Oh, and my answer to mum’s was “this something we should keep pursuing?” – yes definitely! A mild hearing loss (21-40dB) is much like wearing earplugs all day. Children will often hear one-to-one conversation in quiet surroundings but struggle in noisy situations like classrooms. Because they can’t hear quieter speech they also miss overhearing a lot of information. Children need to be able to hear conversations going on all around them, even though they aren’t paying attention to it or when it may be about things that don’t seem important for young children to hear. This ‘overhearing’ is important for building vocabulary, gives children grammar, and general knowledge. There is lots of research now that shows that children with mild hearing loss are at risk of delays in speech and language development. Even if the hearing loss itself isn’t the main cause, when children have other learning or development problems then it is more likely to have an impact.

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4 Responses to "Autism Spectrum Disorder & Deafness"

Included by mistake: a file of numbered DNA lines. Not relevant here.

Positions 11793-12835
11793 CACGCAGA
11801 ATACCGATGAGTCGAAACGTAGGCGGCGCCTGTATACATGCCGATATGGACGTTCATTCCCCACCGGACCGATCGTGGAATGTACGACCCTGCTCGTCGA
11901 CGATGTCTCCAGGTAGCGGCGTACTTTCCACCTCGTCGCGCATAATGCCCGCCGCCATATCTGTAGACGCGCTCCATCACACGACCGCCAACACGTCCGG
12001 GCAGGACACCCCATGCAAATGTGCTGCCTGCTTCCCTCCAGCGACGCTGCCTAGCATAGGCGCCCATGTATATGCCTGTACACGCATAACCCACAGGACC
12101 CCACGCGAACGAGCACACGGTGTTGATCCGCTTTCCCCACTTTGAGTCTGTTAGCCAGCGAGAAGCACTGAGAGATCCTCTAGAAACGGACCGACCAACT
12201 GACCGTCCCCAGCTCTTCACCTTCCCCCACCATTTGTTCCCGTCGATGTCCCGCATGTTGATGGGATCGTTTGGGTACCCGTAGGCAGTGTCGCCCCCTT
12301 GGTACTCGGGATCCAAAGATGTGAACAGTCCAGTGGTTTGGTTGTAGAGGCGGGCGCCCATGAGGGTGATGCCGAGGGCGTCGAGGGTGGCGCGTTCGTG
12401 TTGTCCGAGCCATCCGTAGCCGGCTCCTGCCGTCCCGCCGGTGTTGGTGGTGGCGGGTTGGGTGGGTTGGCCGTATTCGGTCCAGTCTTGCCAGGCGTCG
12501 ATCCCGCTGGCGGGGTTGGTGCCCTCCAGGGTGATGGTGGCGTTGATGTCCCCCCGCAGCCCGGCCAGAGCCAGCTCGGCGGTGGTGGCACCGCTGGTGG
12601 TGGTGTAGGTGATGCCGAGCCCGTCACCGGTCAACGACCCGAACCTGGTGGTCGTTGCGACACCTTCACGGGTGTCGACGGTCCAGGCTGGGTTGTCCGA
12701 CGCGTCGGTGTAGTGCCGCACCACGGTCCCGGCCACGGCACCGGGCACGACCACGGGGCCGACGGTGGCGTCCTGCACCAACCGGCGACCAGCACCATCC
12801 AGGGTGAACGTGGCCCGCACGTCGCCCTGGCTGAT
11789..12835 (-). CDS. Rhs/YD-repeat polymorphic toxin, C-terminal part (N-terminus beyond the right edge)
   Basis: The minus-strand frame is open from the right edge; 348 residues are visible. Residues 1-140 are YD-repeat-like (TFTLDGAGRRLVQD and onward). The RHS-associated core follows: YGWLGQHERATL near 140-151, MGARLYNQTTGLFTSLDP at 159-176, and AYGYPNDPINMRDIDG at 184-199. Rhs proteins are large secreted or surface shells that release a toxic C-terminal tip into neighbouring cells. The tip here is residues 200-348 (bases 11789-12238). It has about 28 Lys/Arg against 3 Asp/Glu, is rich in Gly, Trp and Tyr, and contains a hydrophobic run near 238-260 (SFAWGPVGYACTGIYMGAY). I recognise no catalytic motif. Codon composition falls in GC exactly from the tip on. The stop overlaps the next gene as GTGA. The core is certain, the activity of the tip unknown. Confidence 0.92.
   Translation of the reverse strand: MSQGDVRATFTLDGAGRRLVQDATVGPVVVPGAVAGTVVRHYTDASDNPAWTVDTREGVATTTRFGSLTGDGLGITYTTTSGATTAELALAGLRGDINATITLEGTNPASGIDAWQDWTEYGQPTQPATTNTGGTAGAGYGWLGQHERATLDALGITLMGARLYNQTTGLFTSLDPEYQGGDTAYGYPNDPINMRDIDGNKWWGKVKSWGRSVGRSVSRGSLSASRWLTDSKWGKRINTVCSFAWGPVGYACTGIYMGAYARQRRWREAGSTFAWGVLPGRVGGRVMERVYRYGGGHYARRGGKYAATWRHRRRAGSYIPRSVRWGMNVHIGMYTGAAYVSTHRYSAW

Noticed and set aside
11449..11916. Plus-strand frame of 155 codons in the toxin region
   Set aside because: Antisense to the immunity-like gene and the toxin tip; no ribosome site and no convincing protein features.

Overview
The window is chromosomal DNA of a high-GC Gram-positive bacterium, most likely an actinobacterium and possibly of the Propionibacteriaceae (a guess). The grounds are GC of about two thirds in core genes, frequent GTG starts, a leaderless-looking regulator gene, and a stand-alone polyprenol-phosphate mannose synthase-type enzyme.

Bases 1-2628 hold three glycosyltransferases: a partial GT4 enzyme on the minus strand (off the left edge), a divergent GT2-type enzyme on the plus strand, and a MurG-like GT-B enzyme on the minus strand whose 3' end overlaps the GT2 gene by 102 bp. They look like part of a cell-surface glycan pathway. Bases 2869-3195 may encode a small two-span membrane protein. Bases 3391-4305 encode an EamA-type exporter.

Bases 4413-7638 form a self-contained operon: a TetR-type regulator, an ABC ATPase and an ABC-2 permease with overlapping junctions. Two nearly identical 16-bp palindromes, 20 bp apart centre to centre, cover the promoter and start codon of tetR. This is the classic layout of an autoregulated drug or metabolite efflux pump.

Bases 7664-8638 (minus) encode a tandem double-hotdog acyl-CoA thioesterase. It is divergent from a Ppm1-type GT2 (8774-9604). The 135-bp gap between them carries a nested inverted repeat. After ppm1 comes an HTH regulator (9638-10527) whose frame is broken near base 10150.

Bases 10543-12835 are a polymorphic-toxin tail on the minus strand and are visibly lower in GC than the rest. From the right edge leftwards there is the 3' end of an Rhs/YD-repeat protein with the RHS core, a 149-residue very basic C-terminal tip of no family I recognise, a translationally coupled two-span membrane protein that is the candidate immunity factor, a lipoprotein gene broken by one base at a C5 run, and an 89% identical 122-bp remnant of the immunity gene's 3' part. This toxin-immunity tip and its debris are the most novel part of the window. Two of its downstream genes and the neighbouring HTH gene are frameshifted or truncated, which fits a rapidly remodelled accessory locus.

Another really interesting blog, thanks. I found the link to managing sound sensitivity particularly useful.

What a great blog and great advise for families.
Thanks Vicky

s (Audiovestibular Physician & Paediatrician)

Hello, this was my query I posted. I was googling hearing tests and autism and found your blog! I really appreciated your reply and have kept badgering away. We have had two ‘failed’ audiology appointments as they have been trying to insert earphones which my son can’t bear. It’s not even on his statement about his mild loss. I’m on the case, but with such limited children’s services, my son is at the bottom of the list. He’s nearly 8 now ….

Hi Liz

Thanks for posting here. Sorry to hear that you’re still having a frustrating time getting your son’s hearing difficulties recognised and supported. Even without a complete diagnosis or hearing aids, there are lots of things that can be done to help and ensure your son is able to make the most of the hearing he has. If you’d like any help please do call the NDCS Helpline on 0808 800 8880. They can put you in touch with your local NDCS Family Officer who are experienced in negotiating local audiology and hearing support services in your area, and can offer further support with getting needs recognised through statements or discussion with schools etc.

All the best

Vicki